In 2014, teacher Evelien Rutten took the plunge into teaching overseas, moving from The Netherlands to Cambodia to teach at ISSR in Siem Reap. Here, she gives Teacher Horizons a unique peek into her new teaching life.

After teaching in The Netherlands for six years I was completely done with it. Because of the paperwork, demanding parents, brutal children, workload and long hours I was burned out at age 26. “I will never teach another day in my life!”, is what I thought. Famous last words, as it later turned out.


After this difficult period my husband and I decided it was time for a new chapter in our lives. After an amazing trip that took us through Cambodia and Laos we decided to take our chances and packed our bags, gave up our apartment and flew to Cambodia to live there for one year. We had no jobs lined up and frankly no idea how we were going to pay the bills.

Once we arrived in Siem Reap it turned out that teaching was the easiest way to make a living. Armed with my CV I just walked into the office of several schools. To my great surprise it was easy to find a teaching position. Within two days I had a choice between 5 schools. I also landed an interview at what turned out to be one of the top ranked schools in temple town: ISSR, International School of Siem Reap.

During an observation day I witnessed an assembly. Around 60 students aged 4-12 were sitting on a mat for 30 minutes watching a class perform and watched how some students received a certificate for their good behavior or great workmanship. My jaw dropped: so many kids together, sitting still and quietly on a mat for such a long time, and no teacher had to intervene at any point. How was this possible? I was in awe – this was definitely a place where I wanted to work.

In August 2014 my job started. I was impressed by the level of professionalism shown by my fellow teachers and the directors. It was very hard work at first, getting to know the curriculum and the school rules, not to mention teaching in a language that’s not my first. But it came nowhere near the level of stress I had experienced back home.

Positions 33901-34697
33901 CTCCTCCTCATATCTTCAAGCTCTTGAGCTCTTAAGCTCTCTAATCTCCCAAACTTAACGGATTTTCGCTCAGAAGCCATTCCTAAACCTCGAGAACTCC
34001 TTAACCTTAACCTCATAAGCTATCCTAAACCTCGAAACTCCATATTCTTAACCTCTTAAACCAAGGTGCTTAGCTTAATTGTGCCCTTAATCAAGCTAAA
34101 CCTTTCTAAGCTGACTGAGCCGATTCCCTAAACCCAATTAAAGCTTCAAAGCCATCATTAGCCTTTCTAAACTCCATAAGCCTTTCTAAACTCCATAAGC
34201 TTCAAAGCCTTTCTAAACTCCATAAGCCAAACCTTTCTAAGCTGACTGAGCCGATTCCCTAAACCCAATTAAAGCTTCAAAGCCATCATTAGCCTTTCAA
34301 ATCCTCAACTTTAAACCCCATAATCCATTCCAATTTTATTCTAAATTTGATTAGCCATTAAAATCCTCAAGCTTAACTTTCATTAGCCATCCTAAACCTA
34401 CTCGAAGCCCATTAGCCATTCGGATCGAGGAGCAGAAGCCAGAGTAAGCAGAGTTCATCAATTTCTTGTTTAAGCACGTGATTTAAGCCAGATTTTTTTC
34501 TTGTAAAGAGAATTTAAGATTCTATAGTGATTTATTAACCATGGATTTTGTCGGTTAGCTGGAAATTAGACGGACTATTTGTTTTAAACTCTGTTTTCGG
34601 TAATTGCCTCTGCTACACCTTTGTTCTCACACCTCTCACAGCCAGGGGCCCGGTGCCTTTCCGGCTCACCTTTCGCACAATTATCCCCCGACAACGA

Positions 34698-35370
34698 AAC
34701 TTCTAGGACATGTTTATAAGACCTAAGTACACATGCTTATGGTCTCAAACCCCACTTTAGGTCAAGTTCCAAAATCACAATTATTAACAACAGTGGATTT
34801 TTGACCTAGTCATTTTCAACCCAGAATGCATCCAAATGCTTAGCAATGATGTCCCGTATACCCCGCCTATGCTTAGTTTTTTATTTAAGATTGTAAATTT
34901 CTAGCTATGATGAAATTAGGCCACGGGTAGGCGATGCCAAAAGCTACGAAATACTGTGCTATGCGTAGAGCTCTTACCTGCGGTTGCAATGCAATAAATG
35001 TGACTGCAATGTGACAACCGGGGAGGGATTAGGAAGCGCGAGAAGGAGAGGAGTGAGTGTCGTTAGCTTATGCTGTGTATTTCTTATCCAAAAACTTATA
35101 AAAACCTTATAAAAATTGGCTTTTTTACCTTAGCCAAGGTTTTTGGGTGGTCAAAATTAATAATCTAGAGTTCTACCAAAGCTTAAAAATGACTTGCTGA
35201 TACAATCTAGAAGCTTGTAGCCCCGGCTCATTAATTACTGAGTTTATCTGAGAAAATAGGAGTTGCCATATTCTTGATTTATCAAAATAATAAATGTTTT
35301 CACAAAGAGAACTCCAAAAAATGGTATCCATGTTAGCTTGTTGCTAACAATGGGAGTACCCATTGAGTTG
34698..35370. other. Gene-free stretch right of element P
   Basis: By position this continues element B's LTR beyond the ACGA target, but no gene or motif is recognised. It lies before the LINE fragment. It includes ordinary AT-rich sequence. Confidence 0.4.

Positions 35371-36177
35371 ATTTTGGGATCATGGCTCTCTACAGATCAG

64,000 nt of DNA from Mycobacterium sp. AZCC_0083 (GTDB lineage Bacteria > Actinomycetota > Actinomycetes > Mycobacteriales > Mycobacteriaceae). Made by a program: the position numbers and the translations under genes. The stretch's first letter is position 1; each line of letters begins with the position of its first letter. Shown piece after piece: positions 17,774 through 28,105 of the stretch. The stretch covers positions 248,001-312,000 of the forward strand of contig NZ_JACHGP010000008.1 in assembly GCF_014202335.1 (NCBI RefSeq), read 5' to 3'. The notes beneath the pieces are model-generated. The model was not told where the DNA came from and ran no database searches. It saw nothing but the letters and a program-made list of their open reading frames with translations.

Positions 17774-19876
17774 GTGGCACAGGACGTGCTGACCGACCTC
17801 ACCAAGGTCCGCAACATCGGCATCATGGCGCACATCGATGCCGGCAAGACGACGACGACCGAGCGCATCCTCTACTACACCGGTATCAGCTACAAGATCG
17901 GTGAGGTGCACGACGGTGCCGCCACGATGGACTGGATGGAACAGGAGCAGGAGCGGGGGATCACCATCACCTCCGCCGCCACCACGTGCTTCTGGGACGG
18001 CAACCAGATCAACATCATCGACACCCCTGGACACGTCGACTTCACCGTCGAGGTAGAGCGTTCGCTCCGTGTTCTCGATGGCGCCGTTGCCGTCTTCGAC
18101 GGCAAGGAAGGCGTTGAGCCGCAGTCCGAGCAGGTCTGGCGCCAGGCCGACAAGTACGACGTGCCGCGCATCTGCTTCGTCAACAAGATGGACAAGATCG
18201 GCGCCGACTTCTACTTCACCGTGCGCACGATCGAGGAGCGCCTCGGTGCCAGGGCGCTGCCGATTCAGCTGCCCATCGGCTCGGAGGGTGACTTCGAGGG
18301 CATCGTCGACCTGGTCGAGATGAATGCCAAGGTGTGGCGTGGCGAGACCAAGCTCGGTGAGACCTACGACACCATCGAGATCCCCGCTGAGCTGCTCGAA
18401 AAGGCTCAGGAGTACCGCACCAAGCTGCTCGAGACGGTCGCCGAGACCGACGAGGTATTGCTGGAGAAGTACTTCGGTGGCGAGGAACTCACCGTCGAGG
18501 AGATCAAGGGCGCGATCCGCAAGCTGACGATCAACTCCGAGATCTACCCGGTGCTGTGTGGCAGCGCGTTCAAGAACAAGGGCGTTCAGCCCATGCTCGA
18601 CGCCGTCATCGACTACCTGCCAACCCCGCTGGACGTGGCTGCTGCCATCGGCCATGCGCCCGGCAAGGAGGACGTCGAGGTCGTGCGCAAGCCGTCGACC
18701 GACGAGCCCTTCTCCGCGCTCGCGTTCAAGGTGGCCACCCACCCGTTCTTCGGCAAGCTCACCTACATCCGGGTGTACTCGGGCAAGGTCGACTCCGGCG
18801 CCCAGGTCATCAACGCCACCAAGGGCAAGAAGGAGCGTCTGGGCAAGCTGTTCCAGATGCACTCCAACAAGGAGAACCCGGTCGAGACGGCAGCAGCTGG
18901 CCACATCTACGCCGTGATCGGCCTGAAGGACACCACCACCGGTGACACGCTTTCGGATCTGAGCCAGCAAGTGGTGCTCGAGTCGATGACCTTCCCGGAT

In my first year at ISSR I taught Khmer-English year 4/5. I had 10 students. They were in my class in the morning and went to Khmer school after lunch. What a joy it was to teach these children. They were all very motivated and happy to be at school. They were very respectful towards each other and the teacher. They were able to share their stuff and didn’t whine about small things. And yes, they were naughty from time to time, and I had to discipline them every now and then. And yes, some parents were on top of the results of their child, but they always approached me with great respect.

Obviously there was no doubt about signing up for another year contract, and probably another one after this year.

So has it all been a walk in the park for me? Honestly? Yes, it has! Of course I had to adjust to another culture, climate and curriculum. I had to build a new life, make new friends and find my way around town. I’ve been sick multiple times, I see cockroaches on a daily basis, been knocked off my motorbike and had to say farewell to too many good friends. But so far life has never been better. At the weekend we go to to the swimming pool or for a ride in the countryside. We use our holidays to explore the rest of South-East Asia. Thailand, Laos and Vietnam are at our doorstep.

So if you have the jitters, my only advice would be: Go for it!

If you’re sold, why not browse our schools and check for current teaching jobs in Cambodia?

photo of author
Written by Evelien Rutten
an international Primary school teacher from Haarlem, the Netherlands. Since 2014 she has been living and teaching in Siem Reap, Cambodia.
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